Monday, September 08, 2008
The Black Crowes blast Edgefield
Last Friday night, my old pal, Andre Danielson and I headed on out to the Edgefield Pub to catch the Black Crowes on tour for their latest album, Warpaint. It was a splendid evening for an outdoor concert, and the venue is such that you can get a good view of the stage from nearly anywhere. It was a general admission show, no advance seating, but the lawn was gently sloped toward the stage so that the people in the back could see over the people in front of them. All in all a good venue, although I don't recommend the food at this or any other McMenamin's establishment.
I've been a fan of the Black Crowes ever since their first album, Shake Your Money Maker was released way back in 1990. The band's fortunes have risen and fallen since then and I've lost track of them for years at a time.
Some controversy surrounded the reception that Warpaint received from the music media when the magazine Maxim wrote a mediocre review of the work without ever having heard the album! (In it's March issue, the publication assigned the album 2.5 stars (out of a possible 5) and wrote that the work "hasn't left Chris Robinson and the gang much room for growth.")
The Crowes were understandably upset about this irresponsible journalism and they issued a scathing press release in response. Maxim later apologized.
So, as yet, I haven't heard the new album. Rather, I went to the show on the strength of the Crowes past as a good down-home rock-and-roll band that puts on a great show. Their sound is reminiscent of the Rolling Stones or the Faces, and that, to me, is just good rock and roll. I had seen them once before, back in the early 90's at Portland's Civic Auditorium and I new that it would be a high-energy event.
This incarnation of the Black Crowes features the band's two founders, brothers Chris (vocals, acoustic guitar) and Rich Robinson (guitar), Luther Dickinson (guitar), Adam MacDougall (keyboards), Sven Pipien (bass), and Steve Gorman (drums). There were also two female backup singers, but I couldn't find their names anywhere. Gorman and the Robinson brothers are the only remaining members of the original lineup, but I'm happy to report that the Crowes still maintain their southern rock, jam band flavor.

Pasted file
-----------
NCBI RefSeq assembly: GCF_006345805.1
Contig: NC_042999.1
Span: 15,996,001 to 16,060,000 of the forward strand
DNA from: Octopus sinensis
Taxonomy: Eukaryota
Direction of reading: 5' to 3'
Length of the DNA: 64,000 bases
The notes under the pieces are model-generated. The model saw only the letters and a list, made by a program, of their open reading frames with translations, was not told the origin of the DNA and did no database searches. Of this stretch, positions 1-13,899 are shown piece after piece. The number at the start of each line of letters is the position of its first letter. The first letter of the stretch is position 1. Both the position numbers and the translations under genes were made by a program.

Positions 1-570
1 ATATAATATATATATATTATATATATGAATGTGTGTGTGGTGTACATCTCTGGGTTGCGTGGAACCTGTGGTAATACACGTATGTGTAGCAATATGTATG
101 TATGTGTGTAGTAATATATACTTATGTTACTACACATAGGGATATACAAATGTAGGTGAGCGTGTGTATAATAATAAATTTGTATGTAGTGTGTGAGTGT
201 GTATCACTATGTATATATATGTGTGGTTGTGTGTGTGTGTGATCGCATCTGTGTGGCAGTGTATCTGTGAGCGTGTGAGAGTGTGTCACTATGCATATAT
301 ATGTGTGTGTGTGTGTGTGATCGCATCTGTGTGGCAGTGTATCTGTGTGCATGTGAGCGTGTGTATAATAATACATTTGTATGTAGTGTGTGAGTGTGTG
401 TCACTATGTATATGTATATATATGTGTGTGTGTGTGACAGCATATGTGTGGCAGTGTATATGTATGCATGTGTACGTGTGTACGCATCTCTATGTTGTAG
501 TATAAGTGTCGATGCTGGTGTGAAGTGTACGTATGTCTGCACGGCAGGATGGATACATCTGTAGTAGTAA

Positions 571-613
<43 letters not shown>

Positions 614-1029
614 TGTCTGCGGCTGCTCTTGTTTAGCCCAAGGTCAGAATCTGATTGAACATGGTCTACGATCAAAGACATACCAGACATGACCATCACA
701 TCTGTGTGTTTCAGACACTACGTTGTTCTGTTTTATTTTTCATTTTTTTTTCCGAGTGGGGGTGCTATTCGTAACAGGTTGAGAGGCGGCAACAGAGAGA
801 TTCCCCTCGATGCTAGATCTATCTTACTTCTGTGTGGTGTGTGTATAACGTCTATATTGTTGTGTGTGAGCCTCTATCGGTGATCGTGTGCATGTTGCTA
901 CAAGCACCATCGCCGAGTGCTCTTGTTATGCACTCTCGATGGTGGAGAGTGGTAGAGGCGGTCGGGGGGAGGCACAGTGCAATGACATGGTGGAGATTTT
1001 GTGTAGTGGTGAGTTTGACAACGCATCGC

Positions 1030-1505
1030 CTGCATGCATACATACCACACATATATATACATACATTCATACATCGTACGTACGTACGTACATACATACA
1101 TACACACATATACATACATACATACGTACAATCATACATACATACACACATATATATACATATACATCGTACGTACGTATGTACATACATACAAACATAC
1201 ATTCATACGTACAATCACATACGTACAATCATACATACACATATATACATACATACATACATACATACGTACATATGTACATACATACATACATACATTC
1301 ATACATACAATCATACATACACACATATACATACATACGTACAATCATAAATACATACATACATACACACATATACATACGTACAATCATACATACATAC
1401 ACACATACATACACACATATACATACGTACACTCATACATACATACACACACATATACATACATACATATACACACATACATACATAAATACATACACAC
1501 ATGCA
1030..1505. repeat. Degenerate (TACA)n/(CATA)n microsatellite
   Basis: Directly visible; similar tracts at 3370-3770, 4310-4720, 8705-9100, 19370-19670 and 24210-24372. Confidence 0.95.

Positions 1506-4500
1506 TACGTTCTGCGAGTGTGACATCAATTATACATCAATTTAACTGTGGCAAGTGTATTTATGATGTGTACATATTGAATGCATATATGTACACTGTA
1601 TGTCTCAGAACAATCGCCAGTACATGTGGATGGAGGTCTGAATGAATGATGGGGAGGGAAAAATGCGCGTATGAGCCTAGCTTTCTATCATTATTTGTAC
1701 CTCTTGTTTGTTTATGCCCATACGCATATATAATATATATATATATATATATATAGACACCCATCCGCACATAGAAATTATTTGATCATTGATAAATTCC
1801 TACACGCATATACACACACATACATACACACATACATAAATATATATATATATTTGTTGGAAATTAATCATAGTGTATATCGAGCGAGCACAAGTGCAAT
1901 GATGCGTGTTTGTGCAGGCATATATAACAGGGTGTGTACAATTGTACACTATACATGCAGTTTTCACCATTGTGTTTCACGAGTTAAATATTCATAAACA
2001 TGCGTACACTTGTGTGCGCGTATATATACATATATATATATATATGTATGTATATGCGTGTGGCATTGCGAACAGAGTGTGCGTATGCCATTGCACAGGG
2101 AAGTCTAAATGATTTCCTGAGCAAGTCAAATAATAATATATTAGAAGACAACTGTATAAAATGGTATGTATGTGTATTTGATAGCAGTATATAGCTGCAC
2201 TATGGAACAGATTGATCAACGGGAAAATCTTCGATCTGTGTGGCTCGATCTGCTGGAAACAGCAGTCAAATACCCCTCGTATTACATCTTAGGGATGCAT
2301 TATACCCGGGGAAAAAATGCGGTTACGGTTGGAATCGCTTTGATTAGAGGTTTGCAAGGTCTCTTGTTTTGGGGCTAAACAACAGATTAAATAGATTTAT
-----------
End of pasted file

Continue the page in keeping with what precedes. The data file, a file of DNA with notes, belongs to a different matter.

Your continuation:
The show was high energy and full of the long drawn-out jams that fans of the jam band genre really dig. (Think Allman Brothers, or Phish, or the Grateful Dead, or String Cheese Incident, or Leftover Salmon.) The band opened with some old favorites including "Gone" and "Soul Singing." There was a long middle set where the tempo subsided somewhat while they played material from the new album. Then they finished up with a rousing third set that included a playing of their break-out hit version of the old Otis Redding tune, "Hard to Handle." (Although this was a crowd pleaser, it seemed to both Andre and me that the band was not overly enthusiastic about playing it. I'm sure it gets boring after some 18 years.)
The Crowes came back out for an encore, doing cover versions of the Little Feat tune, "Willin'," and the Band tune, "Don't Do It."
Overall, the band seemed in good spirits, and it was infectious. If you get a chance to see them, I recommend that you do so. They put on a great show, full of exuberance and energy.
Here's a performance from Amsterdam, earlier in the tour: